12. Expand the Pedestrian area on the   Space Markup palette and then double-click the  Wall element’s icon to enable wall drawing mode.

  13. Do the following to draw walls around the job shop layout’s working area:
    • Click the position in the graphical editor where you want to start drawing the wall.
    • Move the pointer in any direction to draw a straight line, and then click at any point where you want to change direction.
    • Double-click at the point where you want to stop drawing the wall.

  14. Do the following to change the wall’s fill color and texture:
    • In the   Properties view of the wall, expand the Appearance section.
    • In the color menu, click Other colors.
    • In the Colors dialog, select the color that you want to apply to the wall from the palette or the spectrum.
      You can also set a transparency level (use Transparency slider in the Colors dialog) or customize the wall with any provided texture (click the Textures… item in the colors menu).
    In this section, we’re using walls to decorate our model. In the pedestrian “Airport” tutorial you’ll see how walls can also be obstacles.
  15. Change the wall’s Line width to 1 pt.
  16. Go to the wall’s Position and size section and change the Z-Height to 40.
    AnyLogic automatically sets the shape’s height to 20 pixels to ensure it has volume in a 3D view, but we’ve now increased its height to 40 pixels.
  17. Draw another wall between the exits and then change the settings in the second wall’s   Properties view to match the first wall.

  18. Run the model and view the 3D animation.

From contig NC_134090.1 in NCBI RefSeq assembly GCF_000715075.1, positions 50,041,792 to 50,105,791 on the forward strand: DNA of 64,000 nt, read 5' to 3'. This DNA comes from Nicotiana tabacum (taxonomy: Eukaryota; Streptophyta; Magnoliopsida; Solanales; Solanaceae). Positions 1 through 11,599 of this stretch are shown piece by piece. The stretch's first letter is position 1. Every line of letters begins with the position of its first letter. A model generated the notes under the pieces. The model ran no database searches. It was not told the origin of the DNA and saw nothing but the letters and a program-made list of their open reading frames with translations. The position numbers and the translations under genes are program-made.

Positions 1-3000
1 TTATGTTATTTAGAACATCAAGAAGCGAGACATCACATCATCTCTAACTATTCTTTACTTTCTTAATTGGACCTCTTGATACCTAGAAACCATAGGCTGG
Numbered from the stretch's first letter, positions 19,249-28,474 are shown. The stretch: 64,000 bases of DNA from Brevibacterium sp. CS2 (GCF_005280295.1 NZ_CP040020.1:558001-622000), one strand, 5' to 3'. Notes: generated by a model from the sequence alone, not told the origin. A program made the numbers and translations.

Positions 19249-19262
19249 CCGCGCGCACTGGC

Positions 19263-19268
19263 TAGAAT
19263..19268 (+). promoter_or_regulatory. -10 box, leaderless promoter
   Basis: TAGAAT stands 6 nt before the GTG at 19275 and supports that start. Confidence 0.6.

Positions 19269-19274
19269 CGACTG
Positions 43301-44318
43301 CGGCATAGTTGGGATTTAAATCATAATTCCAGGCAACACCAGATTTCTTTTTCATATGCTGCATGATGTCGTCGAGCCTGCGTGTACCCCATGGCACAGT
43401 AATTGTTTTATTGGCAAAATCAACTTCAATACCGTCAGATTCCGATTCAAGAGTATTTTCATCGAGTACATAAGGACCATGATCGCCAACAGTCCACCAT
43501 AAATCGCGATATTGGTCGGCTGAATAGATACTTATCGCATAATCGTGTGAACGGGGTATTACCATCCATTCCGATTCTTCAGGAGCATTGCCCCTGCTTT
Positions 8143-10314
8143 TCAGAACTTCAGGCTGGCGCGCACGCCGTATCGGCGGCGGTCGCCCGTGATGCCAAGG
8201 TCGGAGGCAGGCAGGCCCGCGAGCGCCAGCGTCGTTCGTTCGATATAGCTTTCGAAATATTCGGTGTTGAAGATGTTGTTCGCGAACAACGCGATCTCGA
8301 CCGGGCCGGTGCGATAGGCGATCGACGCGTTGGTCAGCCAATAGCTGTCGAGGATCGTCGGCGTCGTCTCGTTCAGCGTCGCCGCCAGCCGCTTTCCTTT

You’ll see that our model’s animation uses randomly colored shapes to represent pallets, but we’ll correct the problem by creating an agent type that defines a custom animation for pallets.
  19. In the sourcePallets block’s   Properties view, under the New agent list, click create a custom type.

  20. In the New agent wizard, do the following:
    • In the Agent type name field, type Pallet.
    • Click Next.

    • On the next page of the wizard, expand the Warehouses and Container Terminals section in the list on the left, and then click the 3D animation figure Pallet.
    • Click Finish.

    AnyLogic creates the Pallet agent type and opens the Pallet diagram that will display the animation that we selected in the wizard.

  21. In the properties of the Pallet agent type, expand the Agent in flowcharts section, and select Material Item from the Use in flowcharts as drop-down list. Now agents of the Pallet type will have the additional functionality, which may be useful while these agents are processed by Material Handling Library blocks. Specifically, now pallet agents have explicitly defined dimensions (if you expand the Dimensions and movement section of the Pallet agent type’s properties, you will see the Length, Width, and Height fields.)